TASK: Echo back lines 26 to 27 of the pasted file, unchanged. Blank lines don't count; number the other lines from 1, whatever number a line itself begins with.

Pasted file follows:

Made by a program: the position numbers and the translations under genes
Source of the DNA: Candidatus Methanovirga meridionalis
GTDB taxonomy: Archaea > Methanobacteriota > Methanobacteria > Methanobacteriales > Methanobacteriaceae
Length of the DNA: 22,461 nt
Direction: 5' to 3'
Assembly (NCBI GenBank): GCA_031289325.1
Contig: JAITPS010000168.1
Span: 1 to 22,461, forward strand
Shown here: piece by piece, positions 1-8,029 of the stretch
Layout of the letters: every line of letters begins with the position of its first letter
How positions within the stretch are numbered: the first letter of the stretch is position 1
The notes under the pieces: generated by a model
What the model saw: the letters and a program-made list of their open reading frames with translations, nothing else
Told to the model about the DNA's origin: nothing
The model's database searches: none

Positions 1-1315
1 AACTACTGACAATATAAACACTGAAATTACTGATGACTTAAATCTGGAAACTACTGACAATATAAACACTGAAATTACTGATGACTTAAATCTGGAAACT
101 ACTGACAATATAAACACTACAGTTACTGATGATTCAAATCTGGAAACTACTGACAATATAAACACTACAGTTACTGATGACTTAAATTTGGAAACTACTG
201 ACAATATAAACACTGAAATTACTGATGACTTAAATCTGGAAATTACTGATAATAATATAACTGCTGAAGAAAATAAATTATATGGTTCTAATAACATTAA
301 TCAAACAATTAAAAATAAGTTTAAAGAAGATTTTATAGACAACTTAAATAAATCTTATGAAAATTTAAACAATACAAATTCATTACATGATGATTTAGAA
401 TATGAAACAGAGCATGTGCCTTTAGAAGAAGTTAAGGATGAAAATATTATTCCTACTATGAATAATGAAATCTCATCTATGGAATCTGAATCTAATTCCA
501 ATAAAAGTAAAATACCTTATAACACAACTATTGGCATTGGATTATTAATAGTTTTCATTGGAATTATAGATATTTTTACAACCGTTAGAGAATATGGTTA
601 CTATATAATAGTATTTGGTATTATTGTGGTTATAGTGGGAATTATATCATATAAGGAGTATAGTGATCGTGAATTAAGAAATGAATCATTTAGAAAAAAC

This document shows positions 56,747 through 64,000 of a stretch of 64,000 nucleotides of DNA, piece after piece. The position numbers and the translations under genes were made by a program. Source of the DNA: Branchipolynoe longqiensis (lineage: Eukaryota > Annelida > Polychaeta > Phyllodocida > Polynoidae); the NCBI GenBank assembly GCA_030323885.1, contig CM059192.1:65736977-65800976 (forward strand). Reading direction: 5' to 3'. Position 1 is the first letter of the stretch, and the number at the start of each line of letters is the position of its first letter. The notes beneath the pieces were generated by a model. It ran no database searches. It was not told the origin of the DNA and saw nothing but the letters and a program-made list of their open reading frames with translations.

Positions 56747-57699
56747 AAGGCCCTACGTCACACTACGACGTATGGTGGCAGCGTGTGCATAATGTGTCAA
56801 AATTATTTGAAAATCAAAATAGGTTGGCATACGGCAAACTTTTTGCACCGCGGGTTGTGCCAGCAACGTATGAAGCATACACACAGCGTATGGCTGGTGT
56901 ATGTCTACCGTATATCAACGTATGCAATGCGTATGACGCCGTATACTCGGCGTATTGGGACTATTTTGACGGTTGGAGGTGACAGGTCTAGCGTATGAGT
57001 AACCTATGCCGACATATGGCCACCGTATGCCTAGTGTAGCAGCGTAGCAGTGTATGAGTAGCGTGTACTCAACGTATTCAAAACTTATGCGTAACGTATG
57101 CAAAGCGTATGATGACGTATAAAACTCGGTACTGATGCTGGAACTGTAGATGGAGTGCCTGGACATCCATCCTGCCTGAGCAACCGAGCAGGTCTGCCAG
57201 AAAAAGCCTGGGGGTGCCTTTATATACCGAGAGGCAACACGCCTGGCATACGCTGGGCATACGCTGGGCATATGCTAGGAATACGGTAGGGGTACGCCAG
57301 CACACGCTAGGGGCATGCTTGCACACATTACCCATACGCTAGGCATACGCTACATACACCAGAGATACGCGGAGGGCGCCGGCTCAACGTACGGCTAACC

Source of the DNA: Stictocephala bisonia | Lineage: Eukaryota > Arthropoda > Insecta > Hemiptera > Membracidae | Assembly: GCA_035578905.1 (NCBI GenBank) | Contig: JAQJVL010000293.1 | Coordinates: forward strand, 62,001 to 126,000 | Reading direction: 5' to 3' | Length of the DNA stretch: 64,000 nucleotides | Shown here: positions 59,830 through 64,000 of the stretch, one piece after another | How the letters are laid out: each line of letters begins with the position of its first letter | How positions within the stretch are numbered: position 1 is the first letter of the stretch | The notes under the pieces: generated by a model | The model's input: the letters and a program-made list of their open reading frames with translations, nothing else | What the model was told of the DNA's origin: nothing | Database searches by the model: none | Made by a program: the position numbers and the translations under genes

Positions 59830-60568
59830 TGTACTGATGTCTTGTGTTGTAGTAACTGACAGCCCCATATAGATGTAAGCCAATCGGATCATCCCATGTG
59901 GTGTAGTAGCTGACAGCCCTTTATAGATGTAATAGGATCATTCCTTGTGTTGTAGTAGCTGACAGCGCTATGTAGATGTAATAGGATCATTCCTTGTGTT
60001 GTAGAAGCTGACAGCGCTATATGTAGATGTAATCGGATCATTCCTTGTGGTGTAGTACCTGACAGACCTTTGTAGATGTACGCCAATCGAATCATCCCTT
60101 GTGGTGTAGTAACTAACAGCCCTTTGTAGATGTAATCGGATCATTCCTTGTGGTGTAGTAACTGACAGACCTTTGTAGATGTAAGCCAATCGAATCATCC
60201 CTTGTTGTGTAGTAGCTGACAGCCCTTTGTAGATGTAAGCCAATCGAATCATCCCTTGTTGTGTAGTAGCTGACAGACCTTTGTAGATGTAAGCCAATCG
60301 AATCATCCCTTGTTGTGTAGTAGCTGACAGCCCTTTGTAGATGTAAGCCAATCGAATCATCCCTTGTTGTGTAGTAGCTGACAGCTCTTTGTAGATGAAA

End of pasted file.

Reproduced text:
56747 AAGGCCCTACGTCACACTACGACGTATGGTGGCAGCGTGTGCATAATGTGTCAA
56801 AATTATTTGAAAATCAAAATAGGTTGGCATACGGCAAACTTTTTGCACCGCGGGTTGTGCCAGCAACGTATGAAGCATACACACAGCGTATGGCTGGTGT